Mum praises St George’s for the surgery twins received in womb
Identical twins with twin-to-twin transfusion syndrome (TTTS) that had intrauterine laser ablation surgery have been safely delivered at St George’s.
Olivia and Charlotte were born on 18 February 2019 after being diagnosed with TTTS at sixteen weeks gestation. The condition was discovered when mum, Alexandra, 38, had a scan showing an uneven volume of amniotic fluid surrounding both babies.
TTTS affects around 10-15% of identical twins and occurs when there is an uneven flow of blood in the vessels connecting the twins. This means that one twin doesn’t receive enough blood and nutrients to grow and becomes anaemic, and the other twin gets too much blood, which causes heart and circulation problems.
Alexandra was referred to Professor Basky Thilaganathan and Professor Asma Khalil, specialists in multiple pregnancies at St George’s, who advised she undergo emergency laser ablation surgery.
Alexandra said: “My husband and I met with Professor Thilaganathan and were instantly put at ease by his wonderful compassionate and respectful manner. While scanning me, he explained the things we were concerned about, such as the babies’ bladders and amniotic fluid, and also the things that delighted us; the tiny toes and cute noses of our daughters that we were so desperate to protect.
“He confirmed it was the start of TTTS and explained exactly what this meant in all the detail that I felt I needed and at no time did I feel rushed or silly – he took the time to answer all of our questions. He told us he could do the surgery in a few days, if we needed to sort things out at home or with work, or he could do it the next day.”
Alexandra’s surgery took place the following morning. During the procedure, a small instrument (fetoscope) is inserted through an incision in the mother’s abdominal wall and uterus. A laser fibre is then inserted into the fetoscope to seal off blood vessels in the shared placenta, so that both babies receive a more equal supply of blood.
After the laser surgery, excess amniotic fluid is also removed. If left untreated, there was a 90% chance that both twins wouldn’t survive. There are approximately 400 cases of twin-to-twin transfusion syndrome across the UK each year and 60 of these are referred to St George’s.
Five hours after surgery, Alexandra had a scan revealing the procedure had been a success. She said: “I held my breath while Professor Thilaganathan scanned me, but he very quickly said ‘There you go, there are your two girls’ heartbeats and they look good’. I burst into tears of relief!”
She added: “My incision was just a tiny little cut, not much bigger than a paper cut, which amazed me thinking what had been done to me to save my babies.”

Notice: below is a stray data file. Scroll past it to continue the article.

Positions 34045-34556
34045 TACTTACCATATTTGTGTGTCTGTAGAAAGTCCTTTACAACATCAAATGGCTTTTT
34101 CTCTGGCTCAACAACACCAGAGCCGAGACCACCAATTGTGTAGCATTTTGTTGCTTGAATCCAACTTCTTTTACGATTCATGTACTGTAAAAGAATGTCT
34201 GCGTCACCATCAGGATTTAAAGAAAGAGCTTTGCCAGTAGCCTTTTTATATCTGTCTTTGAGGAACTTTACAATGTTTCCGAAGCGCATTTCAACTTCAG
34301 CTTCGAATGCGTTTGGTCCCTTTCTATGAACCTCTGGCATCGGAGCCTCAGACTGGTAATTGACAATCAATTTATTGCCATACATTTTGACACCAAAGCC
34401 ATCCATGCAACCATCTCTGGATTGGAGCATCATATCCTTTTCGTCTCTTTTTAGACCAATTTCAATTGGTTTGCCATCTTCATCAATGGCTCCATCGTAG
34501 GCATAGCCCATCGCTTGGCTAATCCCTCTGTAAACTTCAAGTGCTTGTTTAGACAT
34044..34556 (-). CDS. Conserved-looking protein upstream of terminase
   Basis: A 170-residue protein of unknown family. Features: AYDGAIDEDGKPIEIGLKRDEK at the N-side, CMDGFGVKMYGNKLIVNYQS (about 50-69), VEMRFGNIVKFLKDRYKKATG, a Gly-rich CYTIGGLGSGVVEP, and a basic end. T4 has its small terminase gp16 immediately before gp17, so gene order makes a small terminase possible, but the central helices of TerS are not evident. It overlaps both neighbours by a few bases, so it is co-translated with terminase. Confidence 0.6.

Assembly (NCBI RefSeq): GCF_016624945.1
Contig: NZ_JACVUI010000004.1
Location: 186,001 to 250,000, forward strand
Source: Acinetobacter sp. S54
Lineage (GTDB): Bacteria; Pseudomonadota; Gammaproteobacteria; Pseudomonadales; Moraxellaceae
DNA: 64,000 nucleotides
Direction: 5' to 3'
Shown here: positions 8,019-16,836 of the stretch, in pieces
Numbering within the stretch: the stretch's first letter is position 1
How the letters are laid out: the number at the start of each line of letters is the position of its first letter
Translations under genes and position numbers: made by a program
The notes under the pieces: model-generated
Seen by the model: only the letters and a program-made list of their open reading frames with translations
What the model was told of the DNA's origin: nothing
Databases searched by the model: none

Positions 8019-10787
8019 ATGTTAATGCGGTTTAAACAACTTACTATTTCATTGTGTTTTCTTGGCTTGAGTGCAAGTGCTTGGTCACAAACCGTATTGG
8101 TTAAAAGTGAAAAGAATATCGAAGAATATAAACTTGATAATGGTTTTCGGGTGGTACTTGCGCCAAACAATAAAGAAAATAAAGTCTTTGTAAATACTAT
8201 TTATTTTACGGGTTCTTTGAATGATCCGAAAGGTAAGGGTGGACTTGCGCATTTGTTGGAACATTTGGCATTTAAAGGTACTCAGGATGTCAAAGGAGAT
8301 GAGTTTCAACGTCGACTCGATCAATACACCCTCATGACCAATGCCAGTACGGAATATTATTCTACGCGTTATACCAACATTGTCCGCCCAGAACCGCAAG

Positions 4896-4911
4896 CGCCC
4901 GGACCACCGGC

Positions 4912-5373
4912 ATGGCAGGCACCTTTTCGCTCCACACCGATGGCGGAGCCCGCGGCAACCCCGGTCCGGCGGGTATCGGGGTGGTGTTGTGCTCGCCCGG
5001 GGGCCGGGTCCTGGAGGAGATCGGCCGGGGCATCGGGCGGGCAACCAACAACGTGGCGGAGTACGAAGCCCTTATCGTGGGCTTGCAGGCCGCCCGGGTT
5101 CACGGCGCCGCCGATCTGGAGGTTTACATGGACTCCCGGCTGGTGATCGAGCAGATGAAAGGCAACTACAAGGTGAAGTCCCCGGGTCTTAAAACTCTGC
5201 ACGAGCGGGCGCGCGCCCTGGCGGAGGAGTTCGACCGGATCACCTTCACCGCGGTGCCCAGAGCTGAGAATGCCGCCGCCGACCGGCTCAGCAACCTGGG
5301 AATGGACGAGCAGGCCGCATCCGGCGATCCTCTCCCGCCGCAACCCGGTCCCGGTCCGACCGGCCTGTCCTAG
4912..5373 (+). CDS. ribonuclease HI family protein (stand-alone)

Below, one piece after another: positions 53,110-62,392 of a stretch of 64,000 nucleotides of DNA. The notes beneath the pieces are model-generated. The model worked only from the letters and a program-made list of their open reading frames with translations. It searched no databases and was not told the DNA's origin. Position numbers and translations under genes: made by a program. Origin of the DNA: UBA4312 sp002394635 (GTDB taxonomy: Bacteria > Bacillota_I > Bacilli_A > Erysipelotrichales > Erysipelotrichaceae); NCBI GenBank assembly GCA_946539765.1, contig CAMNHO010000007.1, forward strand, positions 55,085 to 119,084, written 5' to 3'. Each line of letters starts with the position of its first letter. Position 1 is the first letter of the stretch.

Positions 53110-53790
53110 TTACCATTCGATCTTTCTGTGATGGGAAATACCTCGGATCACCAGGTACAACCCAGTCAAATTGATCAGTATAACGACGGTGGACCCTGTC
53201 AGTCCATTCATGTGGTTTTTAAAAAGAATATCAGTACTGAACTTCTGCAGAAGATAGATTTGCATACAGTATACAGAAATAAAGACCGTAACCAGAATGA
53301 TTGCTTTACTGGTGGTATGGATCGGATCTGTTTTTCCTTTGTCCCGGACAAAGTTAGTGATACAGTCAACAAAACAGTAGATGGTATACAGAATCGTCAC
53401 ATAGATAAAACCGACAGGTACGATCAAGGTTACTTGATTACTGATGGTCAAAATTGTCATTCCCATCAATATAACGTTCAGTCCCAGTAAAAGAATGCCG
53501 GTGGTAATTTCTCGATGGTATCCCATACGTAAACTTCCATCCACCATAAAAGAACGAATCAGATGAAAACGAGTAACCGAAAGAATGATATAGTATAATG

Within a few weeks, the weight discrepancy between the twins went from 36% to less than 20%.
Alexandra continued visiting St George’s for regular scans, which showed the twins growing and developing healthily. Due to the nature of the procedure and it being a multiple pregnancy, she was advised that there was a high probability of having a preterm labour.
At 32 weeks gestation, Olivia was born weighing 3.5lbs, followed a few minutes later by her twin sister, Charlotte, weighing 4.4lbs.
Professor Basky Thilaganathan, Director of St George’s Fetal Medicine Unit said: “This is a fantastic outcome, made even more exciting by the fact we’ve recently been recognised as one of only four fetal surgery centres in the country, leading to a major NHS funding award to support us going forward. This is thanks to new fetal surgery equipment, funded by St George’s Hospital Charity, which means we’re able to carry out more live-saving procedures for twins like Olivia and Charlotte.”
The twins, now seven months old, are both happy and healthy. Alexandra, who lives in Morden with her husband Nicholas and their three other children said: “I am so grateful to Professor Thilaganathan, Professor Khalil and the team at St George’s. The care and immediate attention I received was fantastic. The whole time I felt ‘in the loop’ and that I was being well looked after.”
Professor Asma Khalil, Consultant in Obstetrics and Fetal Medicine, who supported Alexandra throughout her treatment, said: “It was understandably a very difficult time for Alexandra and her husband. We supported them from diagnosis and through treatment, ensuring they felt comfortable and confident with the process. By making an early diagnosis and offering prompt treatment we’ve been able to ensure the safe delivery of two healthy baby girls – it’s fantastic!”
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